If you think a colorful shade garden is impossible, one look at this tree-filled Michigan back yard should change your mind. Once it was a lot full of weed trees and brush, but Melonie Ice cleaned it up and added the path you see in the photo. She might just have thrown in a few hostas and called it good. But instead, she created a tapestry of color. Let’s find out how it all went together.
Build a path
A path is a wonderful thing. It gives you an even walking surface and divides up the garden, making it simpler to plan and easier to get into for upkeep. Most natural woodland paths meander. They take you around tree roots and slow you down to enjoy the cool and quiet of the garden. But when you have to plan a path through your backyard woodland, it’s hard to know where it should go. Instead of drawing a straight line from point A to point B, let your path wander. Curves and loops, such as the figure-eight design of this garden path, are good.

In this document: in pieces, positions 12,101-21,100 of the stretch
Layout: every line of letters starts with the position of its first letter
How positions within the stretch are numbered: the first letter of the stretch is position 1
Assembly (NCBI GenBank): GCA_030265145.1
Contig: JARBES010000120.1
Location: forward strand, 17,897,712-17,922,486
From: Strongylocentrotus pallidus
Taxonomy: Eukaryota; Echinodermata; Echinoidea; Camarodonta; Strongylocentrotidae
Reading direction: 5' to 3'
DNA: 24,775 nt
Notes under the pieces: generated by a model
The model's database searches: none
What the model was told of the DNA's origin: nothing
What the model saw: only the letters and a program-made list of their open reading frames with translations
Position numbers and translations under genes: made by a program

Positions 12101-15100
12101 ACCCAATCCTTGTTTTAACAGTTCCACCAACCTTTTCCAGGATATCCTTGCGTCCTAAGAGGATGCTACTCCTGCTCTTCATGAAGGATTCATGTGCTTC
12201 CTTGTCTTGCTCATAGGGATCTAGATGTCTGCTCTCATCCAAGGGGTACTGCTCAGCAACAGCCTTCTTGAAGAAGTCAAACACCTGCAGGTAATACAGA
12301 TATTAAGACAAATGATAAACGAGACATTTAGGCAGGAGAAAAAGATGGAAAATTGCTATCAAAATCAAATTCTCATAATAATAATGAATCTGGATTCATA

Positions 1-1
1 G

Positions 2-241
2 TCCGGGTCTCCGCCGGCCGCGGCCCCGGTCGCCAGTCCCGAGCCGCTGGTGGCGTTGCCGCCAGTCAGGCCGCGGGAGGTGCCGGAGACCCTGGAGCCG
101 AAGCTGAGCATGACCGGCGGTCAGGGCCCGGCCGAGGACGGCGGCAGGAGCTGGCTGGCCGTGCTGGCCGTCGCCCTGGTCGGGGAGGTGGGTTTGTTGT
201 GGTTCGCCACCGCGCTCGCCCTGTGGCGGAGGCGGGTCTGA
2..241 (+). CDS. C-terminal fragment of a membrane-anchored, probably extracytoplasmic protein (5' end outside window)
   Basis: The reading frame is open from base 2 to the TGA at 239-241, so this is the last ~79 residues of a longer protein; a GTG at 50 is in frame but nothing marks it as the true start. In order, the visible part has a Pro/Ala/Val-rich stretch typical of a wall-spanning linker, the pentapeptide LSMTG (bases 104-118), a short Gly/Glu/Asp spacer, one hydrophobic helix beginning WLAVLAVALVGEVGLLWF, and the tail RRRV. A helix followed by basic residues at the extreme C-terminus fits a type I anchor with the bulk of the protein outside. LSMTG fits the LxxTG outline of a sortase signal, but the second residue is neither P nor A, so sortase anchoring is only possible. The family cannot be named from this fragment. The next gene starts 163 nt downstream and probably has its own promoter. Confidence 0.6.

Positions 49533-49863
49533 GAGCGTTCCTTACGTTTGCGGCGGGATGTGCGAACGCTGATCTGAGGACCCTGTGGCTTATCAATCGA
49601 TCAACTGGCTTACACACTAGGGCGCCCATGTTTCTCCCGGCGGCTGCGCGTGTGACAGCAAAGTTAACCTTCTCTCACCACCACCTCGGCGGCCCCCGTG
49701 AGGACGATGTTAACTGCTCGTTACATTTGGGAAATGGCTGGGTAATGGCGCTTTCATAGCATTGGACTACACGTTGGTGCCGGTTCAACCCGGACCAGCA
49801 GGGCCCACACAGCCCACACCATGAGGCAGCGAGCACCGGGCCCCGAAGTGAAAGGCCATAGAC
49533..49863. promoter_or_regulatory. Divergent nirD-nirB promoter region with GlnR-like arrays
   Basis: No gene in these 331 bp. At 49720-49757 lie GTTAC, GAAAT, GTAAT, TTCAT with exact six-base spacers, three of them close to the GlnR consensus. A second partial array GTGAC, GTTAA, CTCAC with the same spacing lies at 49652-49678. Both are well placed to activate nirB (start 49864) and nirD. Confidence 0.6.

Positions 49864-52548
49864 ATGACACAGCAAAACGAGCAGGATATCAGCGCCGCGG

Add some height
Start with low growers and creepers along the path and build from there. Make sure to add some tall plants to the garden. Their height bridges the visual gap between the lower plants and tree canopy making the trees seem less looming. In addition to the bottlebrush buckeye (Asculus parviflora) in the back of the garden, there are a few burgundy banana plants (Musa hybrid) in containers. The banana’s upright shape and broad leaves echo the tree trunks scattered throughout. The containers they’re planted in give them added height and make it easier to move them indoors to overwinter. Now let’s see what else you can do to make a shade garden great.